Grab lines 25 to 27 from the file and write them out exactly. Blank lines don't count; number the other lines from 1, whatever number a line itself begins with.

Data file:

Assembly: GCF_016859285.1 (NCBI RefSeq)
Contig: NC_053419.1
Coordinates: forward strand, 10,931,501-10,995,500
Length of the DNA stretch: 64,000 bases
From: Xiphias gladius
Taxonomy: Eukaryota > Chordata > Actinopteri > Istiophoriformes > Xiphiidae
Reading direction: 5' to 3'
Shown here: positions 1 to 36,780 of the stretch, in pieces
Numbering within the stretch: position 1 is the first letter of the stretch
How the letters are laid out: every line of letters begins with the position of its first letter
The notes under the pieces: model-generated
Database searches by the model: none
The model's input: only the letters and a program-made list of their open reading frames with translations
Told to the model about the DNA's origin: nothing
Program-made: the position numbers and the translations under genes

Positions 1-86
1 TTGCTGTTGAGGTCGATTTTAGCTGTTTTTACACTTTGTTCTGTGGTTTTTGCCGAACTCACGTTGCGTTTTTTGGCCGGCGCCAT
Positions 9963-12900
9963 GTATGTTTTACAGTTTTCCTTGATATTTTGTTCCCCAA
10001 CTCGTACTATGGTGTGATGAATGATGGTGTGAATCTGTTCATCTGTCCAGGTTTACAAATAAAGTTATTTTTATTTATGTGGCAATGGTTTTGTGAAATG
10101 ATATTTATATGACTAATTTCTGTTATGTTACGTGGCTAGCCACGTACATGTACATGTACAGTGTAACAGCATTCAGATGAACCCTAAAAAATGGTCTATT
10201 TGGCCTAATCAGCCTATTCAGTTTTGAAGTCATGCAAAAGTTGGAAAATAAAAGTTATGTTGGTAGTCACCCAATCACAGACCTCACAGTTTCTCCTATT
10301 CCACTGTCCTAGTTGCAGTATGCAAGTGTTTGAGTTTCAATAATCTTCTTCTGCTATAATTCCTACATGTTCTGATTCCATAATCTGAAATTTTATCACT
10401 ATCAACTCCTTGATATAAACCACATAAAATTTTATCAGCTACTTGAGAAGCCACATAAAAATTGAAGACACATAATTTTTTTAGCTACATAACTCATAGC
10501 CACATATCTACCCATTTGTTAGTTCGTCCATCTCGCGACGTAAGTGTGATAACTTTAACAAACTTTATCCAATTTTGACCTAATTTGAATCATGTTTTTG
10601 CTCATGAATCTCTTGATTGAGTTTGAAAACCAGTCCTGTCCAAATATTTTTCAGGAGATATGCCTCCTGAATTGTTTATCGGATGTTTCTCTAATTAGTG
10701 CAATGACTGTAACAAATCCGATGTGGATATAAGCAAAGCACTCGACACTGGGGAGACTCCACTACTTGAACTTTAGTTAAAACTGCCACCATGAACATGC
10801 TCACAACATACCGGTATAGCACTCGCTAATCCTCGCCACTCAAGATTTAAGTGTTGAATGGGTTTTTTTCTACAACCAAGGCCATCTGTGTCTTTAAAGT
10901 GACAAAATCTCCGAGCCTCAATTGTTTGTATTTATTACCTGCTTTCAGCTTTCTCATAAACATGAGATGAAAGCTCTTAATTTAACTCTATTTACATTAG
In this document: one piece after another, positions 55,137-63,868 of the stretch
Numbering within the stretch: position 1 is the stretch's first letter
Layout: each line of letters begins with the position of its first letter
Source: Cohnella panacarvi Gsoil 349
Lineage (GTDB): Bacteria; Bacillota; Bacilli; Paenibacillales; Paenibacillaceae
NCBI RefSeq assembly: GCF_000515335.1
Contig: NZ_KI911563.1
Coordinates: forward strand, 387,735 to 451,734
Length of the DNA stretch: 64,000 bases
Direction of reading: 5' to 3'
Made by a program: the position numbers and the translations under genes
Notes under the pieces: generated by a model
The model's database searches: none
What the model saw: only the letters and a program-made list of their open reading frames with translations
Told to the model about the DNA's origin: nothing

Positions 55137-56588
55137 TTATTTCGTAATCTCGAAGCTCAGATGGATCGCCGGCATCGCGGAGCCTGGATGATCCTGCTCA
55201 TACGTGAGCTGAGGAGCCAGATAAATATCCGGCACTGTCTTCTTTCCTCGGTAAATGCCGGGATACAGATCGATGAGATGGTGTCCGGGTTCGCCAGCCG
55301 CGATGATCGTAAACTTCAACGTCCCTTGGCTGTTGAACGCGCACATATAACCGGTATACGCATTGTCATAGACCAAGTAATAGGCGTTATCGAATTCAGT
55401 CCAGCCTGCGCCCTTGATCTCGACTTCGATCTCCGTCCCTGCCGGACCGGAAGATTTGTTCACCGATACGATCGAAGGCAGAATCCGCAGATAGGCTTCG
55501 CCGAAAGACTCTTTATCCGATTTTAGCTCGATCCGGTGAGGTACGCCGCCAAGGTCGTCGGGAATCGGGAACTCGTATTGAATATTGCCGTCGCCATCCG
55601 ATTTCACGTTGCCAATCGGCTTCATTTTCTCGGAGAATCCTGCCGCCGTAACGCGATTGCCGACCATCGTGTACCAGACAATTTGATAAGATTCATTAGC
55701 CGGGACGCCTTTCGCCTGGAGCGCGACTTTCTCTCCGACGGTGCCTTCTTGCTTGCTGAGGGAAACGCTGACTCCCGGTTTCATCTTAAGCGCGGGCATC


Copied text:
10501 CACATATCTACCCATTTGTTAGTTCGTCCATCTCGCGACGTAAGTGTGATAACTTTAACAAACTTTATCCAATTTTGACCTAATTTGAATCATGTTTTTG
10601 CTCATGAATCTCTTGATTGAGTTTGAAAACCAGTCCTGTCCAAATATTTTTCAGGAGATATGCCTCCTGAATTGTTTATCGGATGTTTCTCTAATTAGTG
10701 CAATGACTGTAACAAATCCGATGTGGATATAAGCAAAGCACTCGACACTGGGGAGACTCCACTACTTGAACTTTAGTTAAAACTGCCACCATGAACATGC